• Lots of graphs and R code (some Bugs code for the multi-level).

I am working my way through Elements of Statistical Learning. This book covers an incredible range of techniques (so is 700+ pages) but each approach is explained clearly in a very practical, rather than highly theoretical way. It doesn't explicitly contain anything about R, however the plots and graphs are all clearly made with R and there are packages on CRAN for all the topics discussed. The authors have all been involved with the development of R (as well as a fair chunk of modern machine learning techniques).

• There's even an R package for that book: ElemStatLearn :-) – chl May 27 '12 at 22:21

I agreed with the currently top-voted answer that MASS4 was a pretty good fit to the request and have the same experience as another respondent with difficulty meeting its requirement of a fairly high level of statistical sophistication. MASS3 was in fact my first "Rbook" and it served me fairly well in that capacity. I did buy Crawley's "The R Book" and found it unsatisfactory for both an inaccurate description of the R language and being little more than a set of worked examples that seemed to lack depth of statistical theory.

However, with the passage of time, I have found Harrell's "Regression Modeling Strategies" (RMS) a better fit for the "biostatistical" focus of this question as well as having good depth. It's not an introductory text on R. For that one needs to look elsewhere and for that I recommend one of Introduction to Scientific Programming and Simulation Using R [http://www.crcpress.com/product/isbn/9781420068726] or (despite its name) "R for Dummies" written by a couple of long time contributors to StackOverflow's R posting tags. I only have RMS in its first edition when it was more focused on S, but since that time Harrell has switched over to R and fully supports the rms/Hmisc R package duo. I believe it satisfies @gung's suggestion for specialty coverage in several of the listed domains, although not for spatial analysis or mixed models.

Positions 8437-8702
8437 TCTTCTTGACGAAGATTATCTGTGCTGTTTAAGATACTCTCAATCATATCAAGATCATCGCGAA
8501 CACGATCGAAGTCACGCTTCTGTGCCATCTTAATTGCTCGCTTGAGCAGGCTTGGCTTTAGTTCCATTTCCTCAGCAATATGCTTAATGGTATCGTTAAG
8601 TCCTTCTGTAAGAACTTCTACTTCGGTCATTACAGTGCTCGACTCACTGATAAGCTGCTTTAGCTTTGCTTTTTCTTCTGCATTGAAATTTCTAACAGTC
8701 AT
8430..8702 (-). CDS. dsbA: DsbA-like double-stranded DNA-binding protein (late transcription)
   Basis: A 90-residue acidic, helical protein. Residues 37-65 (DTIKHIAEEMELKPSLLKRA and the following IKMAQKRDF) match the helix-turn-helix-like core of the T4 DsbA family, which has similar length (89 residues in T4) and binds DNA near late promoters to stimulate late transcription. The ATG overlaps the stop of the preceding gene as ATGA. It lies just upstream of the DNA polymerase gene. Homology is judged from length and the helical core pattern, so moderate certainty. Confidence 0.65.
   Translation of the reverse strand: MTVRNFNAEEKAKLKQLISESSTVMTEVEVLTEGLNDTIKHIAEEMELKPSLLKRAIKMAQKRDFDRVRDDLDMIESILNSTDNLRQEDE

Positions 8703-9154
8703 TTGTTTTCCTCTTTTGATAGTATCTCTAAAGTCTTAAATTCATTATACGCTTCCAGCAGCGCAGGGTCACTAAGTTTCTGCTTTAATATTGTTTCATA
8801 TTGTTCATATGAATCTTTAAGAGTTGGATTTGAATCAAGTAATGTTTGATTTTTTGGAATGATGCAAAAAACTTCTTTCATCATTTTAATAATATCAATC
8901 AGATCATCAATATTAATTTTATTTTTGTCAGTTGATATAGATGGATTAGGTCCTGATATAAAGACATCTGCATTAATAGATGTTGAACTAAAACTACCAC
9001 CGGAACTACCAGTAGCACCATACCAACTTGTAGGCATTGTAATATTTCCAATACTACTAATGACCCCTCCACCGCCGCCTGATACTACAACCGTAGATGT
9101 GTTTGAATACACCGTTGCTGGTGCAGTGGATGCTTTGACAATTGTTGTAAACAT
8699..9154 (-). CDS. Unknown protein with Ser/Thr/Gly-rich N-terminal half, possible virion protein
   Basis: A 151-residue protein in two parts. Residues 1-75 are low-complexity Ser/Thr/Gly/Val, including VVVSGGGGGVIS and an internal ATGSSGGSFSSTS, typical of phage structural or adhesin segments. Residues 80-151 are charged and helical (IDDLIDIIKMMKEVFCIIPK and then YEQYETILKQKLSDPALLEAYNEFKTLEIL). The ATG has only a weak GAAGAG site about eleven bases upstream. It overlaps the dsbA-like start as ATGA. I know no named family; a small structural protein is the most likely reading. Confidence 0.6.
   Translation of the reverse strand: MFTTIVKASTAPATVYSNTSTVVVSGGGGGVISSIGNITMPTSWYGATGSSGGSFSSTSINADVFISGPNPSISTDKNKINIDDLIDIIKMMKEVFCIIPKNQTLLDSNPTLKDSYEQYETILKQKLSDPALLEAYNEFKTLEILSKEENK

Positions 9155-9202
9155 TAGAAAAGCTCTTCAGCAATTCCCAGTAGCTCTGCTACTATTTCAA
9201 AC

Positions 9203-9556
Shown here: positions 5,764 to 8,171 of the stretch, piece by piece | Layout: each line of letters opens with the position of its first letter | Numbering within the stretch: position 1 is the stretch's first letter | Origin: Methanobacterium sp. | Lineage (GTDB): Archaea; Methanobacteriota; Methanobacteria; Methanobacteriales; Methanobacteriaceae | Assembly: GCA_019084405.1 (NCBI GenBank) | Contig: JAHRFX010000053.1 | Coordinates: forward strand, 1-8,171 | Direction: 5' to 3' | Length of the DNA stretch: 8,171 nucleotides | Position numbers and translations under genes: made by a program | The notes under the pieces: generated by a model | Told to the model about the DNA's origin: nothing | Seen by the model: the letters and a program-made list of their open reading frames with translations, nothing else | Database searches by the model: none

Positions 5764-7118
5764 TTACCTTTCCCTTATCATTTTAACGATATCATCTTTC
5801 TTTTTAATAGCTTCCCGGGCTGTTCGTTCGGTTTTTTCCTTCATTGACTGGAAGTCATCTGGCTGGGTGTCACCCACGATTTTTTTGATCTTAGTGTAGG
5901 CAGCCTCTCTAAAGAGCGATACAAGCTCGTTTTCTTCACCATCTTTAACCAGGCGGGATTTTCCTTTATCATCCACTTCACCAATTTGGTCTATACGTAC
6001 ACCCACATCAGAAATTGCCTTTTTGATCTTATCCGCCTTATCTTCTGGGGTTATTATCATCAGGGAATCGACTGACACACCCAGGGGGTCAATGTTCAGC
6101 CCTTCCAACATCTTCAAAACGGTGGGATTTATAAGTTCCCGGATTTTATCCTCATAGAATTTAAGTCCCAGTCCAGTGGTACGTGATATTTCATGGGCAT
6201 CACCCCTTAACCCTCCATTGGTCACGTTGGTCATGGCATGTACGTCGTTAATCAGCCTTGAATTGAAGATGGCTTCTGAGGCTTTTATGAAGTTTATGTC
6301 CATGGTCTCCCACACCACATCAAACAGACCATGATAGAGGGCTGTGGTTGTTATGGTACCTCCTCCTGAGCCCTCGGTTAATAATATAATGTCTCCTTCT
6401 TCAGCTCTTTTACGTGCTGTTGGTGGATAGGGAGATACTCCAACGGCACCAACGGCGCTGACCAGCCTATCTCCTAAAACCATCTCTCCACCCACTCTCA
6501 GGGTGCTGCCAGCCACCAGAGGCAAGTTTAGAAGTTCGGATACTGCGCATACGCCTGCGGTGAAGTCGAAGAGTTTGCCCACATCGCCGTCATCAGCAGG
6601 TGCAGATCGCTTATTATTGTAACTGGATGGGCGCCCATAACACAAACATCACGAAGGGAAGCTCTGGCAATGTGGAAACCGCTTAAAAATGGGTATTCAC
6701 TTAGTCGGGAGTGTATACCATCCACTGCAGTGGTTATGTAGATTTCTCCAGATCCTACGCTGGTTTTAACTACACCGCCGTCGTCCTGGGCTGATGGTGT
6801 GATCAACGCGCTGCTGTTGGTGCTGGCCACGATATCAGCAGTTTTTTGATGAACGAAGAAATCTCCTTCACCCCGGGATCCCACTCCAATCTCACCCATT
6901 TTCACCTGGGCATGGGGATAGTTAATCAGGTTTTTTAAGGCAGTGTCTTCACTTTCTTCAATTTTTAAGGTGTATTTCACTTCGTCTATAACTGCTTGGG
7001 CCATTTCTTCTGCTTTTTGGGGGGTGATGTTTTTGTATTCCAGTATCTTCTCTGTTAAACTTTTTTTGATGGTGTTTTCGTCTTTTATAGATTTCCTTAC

• I'd highly recommend both RMS and MASS. I'm not in biostatistics, but most of the advice in Harrell is useful much more generally. I often ask prospective research students to read Harrell, or at the very least chapter 4, and then often recommend MASS as a good general book to make sure they have familiarity with. – Glen_b Feb 16 '15 at 0:02
• For general self-study I nominate Cox and Hinkleys' "Theoretical Statistics" and Feller's 2 volume "Introduction to Probability Theory". But that is obviously not addressing the R-part of this question. – DWin Feb 16 '15 at 0:22
• [The students I supervise are in areas outside of statistics, even though their work involves quite a lot of it... MASS and RMS are more often helpful to them than Cox and Hinkley and Feller Vol 2, though both those -- along with Kendall and Stuart -- were very valuable to my own background] – Glen_b Feb 16 '15 at 0:38

If you want to translate... (this a companion book of a 4,900 page theoretical book):

Big R Book

This book (of which I am a co-author) is a compilation of 15 years of consulting experience and teaching at undergraduate and graduate level and show only examples of R stuff for whose the details of mathematics (proofs) are given in my 4,900 pages companion books where calculations are also made by hand with numerical values (+500 pages that will be available in the next edition). This book also gives the possibility to check that the software gives the right values and it is much more fun than making calculations by hand or in MS Excel about subjects that are normally taught in graduate courses in European schools. The purpose of this book is also to show that you can use 1 software instead of many for the same results without cost (instead of using JMP + Minitab + SPSS + SAS + MATLAB together). This book also shows the weaknesses of R (package maintenance not guaranteed). It is also a compendium of highly valuable questions on various R forums and blogs. It is free and in color!

• Could you also provide the requested "short review"? Why are you recommending this book? What are the good (and bad) things about it? – whuber May 14 '15 at 2:11
• I'm one of the co-auhtor... not very neutral for a short review... – Vincent ISOZ May 15 '15 at 11:05
• That's ok--we would be grateful to hear from you what you think are the strengths of your book or a characterization of who would benefit from it. By disclosing your connection to the book (which is essential), you enable readers to account for that in evaluating what you say. I suspect that many readers would understand that your are intimately knowledgeable about this book and would appreciate what you say. Without providing some kind of review, your answer would have to relegated to a mere comment which would get relatively little attention. – whuber May 15 '15 at 15:51